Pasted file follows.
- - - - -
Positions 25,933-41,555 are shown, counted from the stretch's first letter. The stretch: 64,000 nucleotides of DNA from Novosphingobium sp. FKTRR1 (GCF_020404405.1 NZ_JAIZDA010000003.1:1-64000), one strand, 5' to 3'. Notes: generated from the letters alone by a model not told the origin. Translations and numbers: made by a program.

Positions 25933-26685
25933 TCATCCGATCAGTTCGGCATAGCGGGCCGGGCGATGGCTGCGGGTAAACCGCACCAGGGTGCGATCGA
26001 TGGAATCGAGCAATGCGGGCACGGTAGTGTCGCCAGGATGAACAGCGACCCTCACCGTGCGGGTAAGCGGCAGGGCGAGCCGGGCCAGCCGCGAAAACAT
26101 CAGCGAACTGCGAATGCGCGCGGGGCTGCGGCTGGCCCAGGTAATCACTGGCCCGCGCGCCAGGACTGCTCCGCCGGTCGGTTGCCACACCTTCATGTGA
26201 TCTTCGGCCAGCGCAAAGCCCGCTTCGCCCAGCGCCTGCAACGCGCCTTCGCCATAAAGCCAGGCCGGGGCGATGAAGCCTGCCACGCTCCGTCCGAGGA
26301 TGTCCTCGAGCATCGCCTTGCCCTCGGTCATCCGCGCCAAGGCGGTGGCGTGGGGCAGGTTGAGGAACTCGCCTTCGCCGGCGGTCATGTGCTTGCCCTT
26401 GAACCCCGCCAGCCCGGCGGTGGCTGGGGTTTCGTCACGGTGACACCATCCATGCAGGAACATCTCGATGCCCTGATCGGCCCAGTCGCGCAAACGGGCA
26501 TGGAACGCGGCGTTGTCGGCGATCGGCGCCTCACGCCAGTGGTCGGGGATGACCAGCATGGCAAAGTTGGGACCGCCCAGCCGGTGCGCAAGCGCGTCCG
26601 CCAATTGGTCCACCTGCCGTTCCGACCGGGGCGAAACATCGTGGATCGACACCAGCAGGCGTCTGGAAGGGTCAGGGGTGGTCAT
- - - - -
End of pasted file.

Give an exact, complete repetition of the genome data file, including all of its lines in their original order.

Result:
Positions 25,933-41,555 are shown, counted from the stretch's first letter. The stretch: 64,000 nucleotides of DNA from Novosphingobium sp. FKTRR1 (GCF_020404405.1 NZ_JAIZDA010000003.1:1-64000), one strand, 5' to 3'. Notes: generated from the letters alone by a model not told the origin. Translations and numbers: made by a program.

Positions 25933-26685
25933 TCATCCGATCAGTTCGGCATAGCGGGCCGGGCGATGGCTGCGGGTAAACCGCACCAGGGTGCGATCGA
26001 TGGAATCGAGCAATGCGGGCACGGTAGTGTCGCCAGGATGAACAGCGACCCTCACCGTGCGGGTAAGCGGCAGGGCGAGCCGGGCCAGCCGCGAAAACAT
26101 CAGCGAACTGCGAATGCGCGCGGGGCTGCGGCTGGCCCAGGTAATCACTGGCCCGCGCGCCAGGACTGCTCCGCCGGTCGGTTGCCACACCTTCATGTGA
26201 TCTTCGGCCAGCGCAAAGCCCGCTTCGCCCAGCGCCTGCAACGCGCCTTCGCCATAAAGCCAGGCCGGGGCGATGAAGCCTGCCACGCTCCGTCCGAGGA
26301 TGTCCTCGAGCATCGCCTTGCCCTCGGTCATCCGCGCCAAGGCGGTGGCGTGGGGCAGGTTGAGGAACTCGCCTTCGCCGGCGGTCATGTGCTTGCCCTT
26401 GAACCCCGCCAGCCCGGCGGTGGCTGGGGTTTCGTCACGGTGACACCATCCATGCAGGAACATCTCGATGCCCTGATCGGCCCAGTCGCGCAAACGGGCA
26501 TGGAACGCGGCGTTGTCGGCGATCGGCGCCTCACGCCAGTGGTCGGGGATGACCAGCATGGCAAAGTTGGGACCGCCCAGCCGGTGCGCAAGCGCGTCCG
26601 CCAATTGGTCCACCTGCCGTTCCGACCGGGGCGAAACATCGTGGATCGACACCAGCAGGCGTCTGGAAGGGTCAGGGGTGGTCAT